×
当前位置: 首页 > 雅思频道 > 真题回忆 >

2014年07月19日雅思考试阅读考题回顾

厦门雅思培训作者:朗阁海外考试中心时间:2014-08-07 18:30

摘要:朗阁海外考试研究中心 徐航 考试日期: 2014 年 7 月 19 日 Reading Passage 1 Title: 儿童与游戏(教育类) Question types: 句子填空题 判断题 流程图填空 文章内容回顾 介绍了游戏对学龄前儿童的影响,科学家对

 朗阁海外考试研究中心 徐航 

考试日期:

2014719

 

Reading Passage 1

Title:

儿童与游戏(教育类)

Question types:

句子填空题

判断题

流程图填空

文章内容回顾

介绍了游戏对学龄前儿童的影响,科学家对十几个家庭做深入的实验测试,根据实验研究结果来完善游戏设计。

部分答案分析:

句子填空题:

1. abilities

2. parents

3. siblings

4. experienced

判断题:

TRUE, NOT GIVEN, TRUE, FALSE

流程填空题:

firm

simplicity

full version

feedback

相关英文原文阅读

PLAY IS A SERIOUS BUSINESS

Does play help develop bigger, better brains? Bryant Furlow investigates

A.     Playing is a serious business. Children engrossed in a make-believe world, fox cubs play-fighting or kittens teaming a ball of string aren’t just having fun. Play may look like a carefree and exuberant way to pass the time before the hard work of adulthood comes along, but there’s much more to it than that. For a start, play can even cost animals their lives. Eighty percent of deaths among juvenile fur seals occur because playing pups fail to sport predators approaching. It is also extremely expensive in terms of energy. Playful young animals use around two or three per cent of energy cavorting, and in children that figure can be closer to fifteen per cent. ‘Even two or three per cent is huge,’ says John Byers of Idaho University. ‘You just don’t find animals wasting energy like that,’ he adds. There must be a reason.

B.     But if play is not simply a developmental hiccup, as biologists once thought, why did it evolve? The latest idea suggests that play has evolved to build big brains. In other words, playing makes you intelligent. Playfulness, it seems, is common only among mammals, although a few of the larger-brained birds also indulge. Animals at play often use unique signs – tail-wagging in dogs, for example – to indicate that activity superficially resembling adult behavior is not really in earnest. In popular explanation of play has been that it helps juveniles develop the skills they will need to hunt, mate and socialise as adults. Another has been that it allows young animals to get in shape for adult life by improving their respiratory endurance. Both these ideas have been questioned in recent years.

C.     Take the exercise theory. If play evolved to build muscle or as a kind of endurance training, then you would expect to see permanent benefits. But Byers points out that the benefits of increased exercise disappear rapidly after training stops, so many improvement in endurance resulting from juvenile play would be lost by adulthood. ‘If the function of play was to get into shape,’ says Byers, ‘the optimum time for playing would depend on when it was most advantageous for the young of a particular species to do so. But it doesn’t work like that.’ Across species, play tends to peak about halfway through the suckling stage and then decline.

D.     Then there’s the skills-training hypothesis. At first glance, playing animals do appear to be practicing the complex maneuvers they will need in adulthood. But a closer inspection reveals this interpretation as too simplistic. In one study, behavioral ecologist Tim Caro, from the University of California, looked at the predatory play of kittens and their predatory behavior when they reached adulthood. He found that the way the cats played had no significant effect on their hunting prowess in later life.

E.     Earlier this year, Sergio Pellis of Lethbridge University, Canada, reported that there is a strong positive link between brain size and playfulness among mammals in general. Comparing measurements for fifteen orders of mammals, he and his team found large brains (for a given body size) are linked to greater playfulness. The converse was also found to be true. Robert Barton of Durham University believes that, because large brains are more sensitive to developmental stimuli than smaller brains, they require more play to help mould them for adulthood. ‘I concluded it’s to do with learning, and with the importance of environmental data to the brain during development,’ he says.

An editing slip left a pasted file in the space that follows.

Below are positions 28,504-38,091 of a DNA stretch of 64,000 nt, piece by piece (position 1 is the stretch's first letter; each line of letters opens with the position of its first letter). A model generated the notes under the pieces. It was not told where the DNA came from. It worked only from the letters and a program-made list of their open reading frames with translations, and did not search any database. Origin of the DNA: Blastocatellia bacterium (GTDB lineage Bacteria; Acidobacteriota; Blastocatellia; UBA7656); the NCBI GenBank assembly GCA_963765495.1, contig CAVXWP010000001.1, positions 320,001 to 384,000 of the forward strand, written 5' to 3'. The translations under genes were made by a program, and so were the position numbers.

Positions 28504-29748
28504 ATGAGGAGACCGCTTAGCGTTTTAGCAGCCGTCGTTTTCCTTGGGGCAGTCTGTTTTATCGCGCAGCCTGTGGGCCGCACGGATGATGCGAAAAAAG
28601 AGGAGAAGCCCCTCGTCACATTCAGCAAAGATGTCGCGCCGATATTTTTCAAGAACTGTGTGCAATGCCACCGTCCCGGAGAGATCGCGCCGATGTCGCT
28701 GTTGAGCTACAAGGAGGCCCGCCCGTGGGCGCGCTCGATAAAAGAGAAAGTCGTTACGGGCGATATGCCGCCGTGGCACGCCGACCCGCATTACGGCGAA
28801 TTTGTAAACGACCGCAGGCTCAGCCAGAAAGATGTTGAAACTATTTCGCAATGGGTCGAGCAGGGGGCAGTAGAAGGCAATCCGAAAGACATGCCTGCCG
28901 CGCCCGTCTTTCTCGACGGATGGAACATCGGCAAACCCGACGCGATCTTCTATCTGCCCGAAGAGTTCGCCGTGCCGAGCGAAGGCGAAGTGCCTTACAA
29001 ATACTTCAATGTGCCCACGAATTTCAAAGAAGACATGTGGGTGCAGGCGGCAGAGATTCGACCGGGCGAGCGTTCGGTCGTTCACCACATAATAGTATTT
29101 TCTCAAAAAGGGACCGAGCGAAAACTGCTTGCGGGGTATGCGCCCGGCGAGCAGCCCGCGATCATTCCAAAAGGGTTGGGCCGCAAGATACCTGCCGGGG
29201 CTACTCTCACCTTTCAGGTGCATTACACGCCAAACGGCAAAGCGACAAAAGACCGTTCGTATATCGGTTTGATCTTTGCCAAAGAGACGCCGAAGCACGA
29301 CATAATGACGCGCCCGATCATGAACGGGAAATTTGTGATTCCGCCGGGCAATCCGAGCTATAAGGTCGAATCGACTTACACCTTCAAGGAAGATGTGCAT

F.     According to Byers, the timing of the playful stage in young animals provides an important clue to what’s going on. If you plot the amount of time juvenile devotes to play each day over the course of its development, you discover a pattern typically associated with a ‘sensitive period’ – a brief development window during which the brain can actually be modified in ways that are not possible earlier or later in life. Think of the relative ease with which young children – but not infants or adults – absorb language. Other researchers have found that play in cats, rats and mice is at its most intense just as this ‘window of opportunity” reaches its peak.

G.     ‘People have not paid enough attention to the amount of the brain activated by plays,’ says Marc Bekoff from Colorado University. Bekoff studied coyote pups at play and found that the kind of behaviour involved was markedly more variable and unpredictable than that of adults. Such behaviour activates many different parts of the brain, he reasons. Bekoff likens it to a behavioural kaleidoscope, with animals at play jumping rapidly between activities. ‘They use behaviour from a lot of different contexts – predation, aggression, reproduction,’ he says. ‘Their developing brain is getting all sorts of stimulation.’

H.     Not only is more of the brain involved in play that was suspected, but it also seems to activate higher cognitive processes. ‘There’s enormous cognitive involvement in play,’ says Bekoff. He points out that play often involves complex assessments of playmates, ideas of reciprocity and the use of specialised signals and rules. He believes that play creates a brain that has greater behavioural flexibility and improved potential for learning later in life. The idea is backed up by the work of Stephen Siviy of Gettysburg College. Siviy studied how bouts of play affected the brain’s levels of particular chemical associated with the stimulation and growth of nerve cells. He was surprised by the extent of the activation. ‘Play just lights everything up,’ he says. By allowing link-ups between brain areas that might not normally communicate with each other, play may enhance creativity.

I.       What might further experimentation suggest about the way children are raised in many societies today? We already know that rat pups denied the chance to play grow smaller brain components and fail to develop the ability to apply social rules when they interact with their peers. With schooling beginning earlier and becoming increasingly exam-orientated, play is likely to get even less of a look-in. Who knows what the result of that will be?

题型难度分析

第一篇难度较低,三个题型全部是顺序类题型。考生应感到比较轻松。

题型技巧分析

句子填空题:

此题型一般没有压力,是顺序题型,需要注意定位和空格周围单词在文章中的对应关系。